Ankara's crackdown on HDP intensifies: Police detain party officials and İHD chair in house raids

Police early on March 19 staged simultaneous raids in Istanbul and Ankara as the government's crackdown on the HDP intensified. Among those detained were HDP co-chairs of Istanbul's Beşiktaş and Kağıthane districts and Öztürk Türkdoğan, the co-chairman of Human Rights Association (İHD).

Duvar English

Turkey's crackdown on the pro-Kurdish Peoples' Democratic Party (HDP) has intensified, as the police early on March 19 detained 20 people, including HDP executives, in house raids in Istanbul and Ankara.

Among the 10 detained in Istanbul were HDP Beşiktaş and Kağıthane district co-chairs.

In Ankara, the police also detained Öztürk Türkdoğan, the co-chairman of Human Rights Association (İHD).

The İHD said on Twitter its lawyers were seeking information about his case.

Nacho Sánchez Amor, European Parliament Rapporteur on Turkey, commented on Türkdoğan's detention, saying Ankara's actions contradict its promised reforms as part of the recently unveiled Human Rights Action Plan.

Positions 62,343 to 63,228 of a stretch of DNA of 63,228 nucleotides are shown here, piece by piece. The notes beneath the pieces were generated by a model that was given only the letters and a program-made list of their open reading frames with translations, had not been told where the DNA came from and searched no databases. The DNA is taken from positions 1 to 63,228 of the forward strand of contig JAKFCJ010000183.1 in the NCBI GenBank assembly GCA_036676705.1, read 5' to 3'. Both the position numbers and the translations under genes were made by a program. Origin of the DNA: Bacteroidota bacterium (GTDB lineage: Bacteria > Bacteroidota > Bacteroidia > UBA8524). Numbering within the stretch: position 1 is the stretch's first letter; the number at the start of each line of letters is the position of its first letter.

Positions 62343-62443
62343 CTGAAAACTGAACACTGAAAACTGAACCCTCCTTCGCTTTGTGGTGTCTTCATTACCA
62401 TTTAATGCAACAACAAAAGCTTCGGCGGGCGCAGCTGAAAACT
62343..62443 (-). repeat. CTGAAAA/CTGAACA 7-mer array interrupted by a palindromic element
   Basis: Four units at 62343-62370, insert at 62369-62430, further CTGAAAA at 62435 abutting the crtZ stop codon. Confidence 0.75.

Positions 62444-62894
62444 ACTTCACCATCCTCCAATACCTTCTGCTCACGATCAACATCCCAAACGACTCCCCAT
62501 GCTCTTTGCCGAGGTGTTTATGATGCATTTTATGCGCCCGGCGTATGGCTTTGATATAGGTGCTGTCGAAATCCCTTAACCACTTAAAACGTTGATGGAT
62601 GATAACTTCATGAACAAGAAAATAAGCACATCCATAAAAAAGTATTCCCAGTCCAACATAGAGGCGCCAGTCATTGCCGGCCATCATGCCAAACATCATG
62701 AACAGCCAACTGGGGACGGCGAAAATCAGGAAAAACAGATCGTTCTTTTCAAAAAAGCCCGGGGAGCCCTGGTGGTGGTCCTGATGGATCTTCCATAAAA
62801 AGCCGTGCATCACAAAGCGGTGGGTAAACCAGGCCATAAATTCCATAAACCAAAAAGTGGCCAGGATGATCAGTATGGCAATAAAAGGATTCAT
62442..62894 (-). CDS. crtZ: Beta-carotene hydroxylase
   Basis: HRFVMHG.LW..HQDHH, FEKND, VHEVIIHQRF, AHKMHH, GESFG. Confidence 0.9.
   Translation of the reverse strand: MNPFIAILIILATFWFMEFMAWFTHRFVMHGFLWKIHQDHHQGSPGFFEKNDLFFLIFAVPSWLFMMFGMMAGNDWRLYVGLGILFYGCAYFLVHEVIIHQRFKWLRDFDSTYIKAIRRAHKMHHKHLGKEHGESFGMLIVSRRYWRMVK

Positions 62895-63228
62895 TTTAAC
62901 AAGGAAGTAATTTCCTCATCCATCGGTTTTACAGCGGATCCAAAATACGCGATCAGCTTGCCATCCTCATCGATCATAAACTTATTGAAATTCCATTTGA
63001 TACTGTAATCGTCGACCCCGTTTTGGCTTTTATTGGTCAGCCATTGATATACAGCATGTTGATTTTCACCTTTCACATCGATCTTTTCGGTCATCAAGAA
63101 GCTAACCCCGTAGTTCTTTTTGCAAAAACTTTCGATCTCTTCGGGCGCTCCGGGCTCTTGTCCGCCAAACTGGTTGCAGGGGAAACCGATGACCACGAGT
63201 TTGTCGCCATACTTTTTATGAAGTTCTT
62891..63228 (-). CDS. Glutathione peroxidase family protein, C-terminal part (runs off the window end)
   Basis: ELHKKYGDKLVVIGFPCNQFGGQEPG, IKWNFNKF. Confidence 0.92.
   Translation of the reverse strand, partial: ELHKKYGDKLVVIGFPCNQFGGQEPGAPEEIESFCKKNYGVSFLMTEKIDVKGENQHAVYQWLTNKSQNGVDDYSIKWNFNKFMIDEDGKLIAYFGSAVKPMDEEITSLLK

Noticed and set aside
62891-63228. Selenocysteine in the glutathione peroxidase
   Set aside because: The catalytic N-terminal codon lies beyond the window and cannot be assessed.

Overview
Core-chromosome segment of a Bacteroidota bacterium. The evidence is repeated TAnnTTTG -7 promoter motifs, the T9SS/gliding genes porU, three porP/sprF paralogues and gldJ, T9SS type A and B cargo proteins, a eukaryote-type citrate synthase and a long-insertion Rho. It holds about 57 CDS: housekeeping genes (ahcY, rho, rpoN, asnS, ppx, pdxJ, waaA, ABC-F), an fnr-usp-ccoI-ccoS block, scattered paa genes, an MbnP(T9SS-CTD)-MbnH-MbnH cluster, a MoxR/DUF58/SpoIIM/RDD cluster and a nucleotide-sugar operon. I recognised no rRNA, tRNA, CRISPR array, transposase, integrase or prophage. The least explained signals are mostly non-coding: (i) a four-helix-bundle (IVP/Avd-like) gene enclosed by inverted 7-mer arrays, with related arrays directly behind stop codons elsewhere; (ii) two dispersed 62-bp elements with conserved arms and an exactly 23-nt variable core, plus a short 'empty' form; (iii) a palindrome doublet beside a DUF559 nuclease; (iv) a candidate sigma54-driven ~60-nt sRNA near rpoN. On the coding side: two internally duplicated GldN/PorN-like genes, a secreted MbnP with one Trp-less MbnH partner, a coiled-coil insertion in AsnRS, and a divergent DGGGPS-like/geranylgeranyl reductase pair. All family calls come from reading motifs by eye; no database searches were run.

"Day by day, it seems clearer that Turkey's government has indeed an action plan for human rights, just not to protect them," Amor said in an ironic tweet. 

The Turkish government unveiled a Human Rights Action Plan this month, saying it would strengthen the right to a fair trial and the right of freedom of expression. Critics say the plan fails to tackle an erosion of human rights in the country, however. 

Türkdoğan had in February criticized Ankara for ordering a military operation into northern Iraq's Gara region which led to the execution of 13 Turks, including military and police personnel, at the hands of the Kurdistan Workers' Party (PKK).

Türkdoğan had said that he holds both the Turkish military and the PKK responsible for the incident as Ankara knew about the risks of such an operation in advance.

Afterwards Interior Minister Sülyeman Soylu targeted İHD in a speech, referring to it as a “cursed association.”

There were arrest warrants for 15 people in Istanbul in total and for 12 people in Ankara.

A Turkish prosecutor filed a case with the Constitutional Court on March 17 demanding a ban on the HDP, the culmination of a years-long crackdown against the third largest party in parliament. The HDP called it a "political coup".

The United States and Europe criticised the move to open the court case, saying it undermined democracy.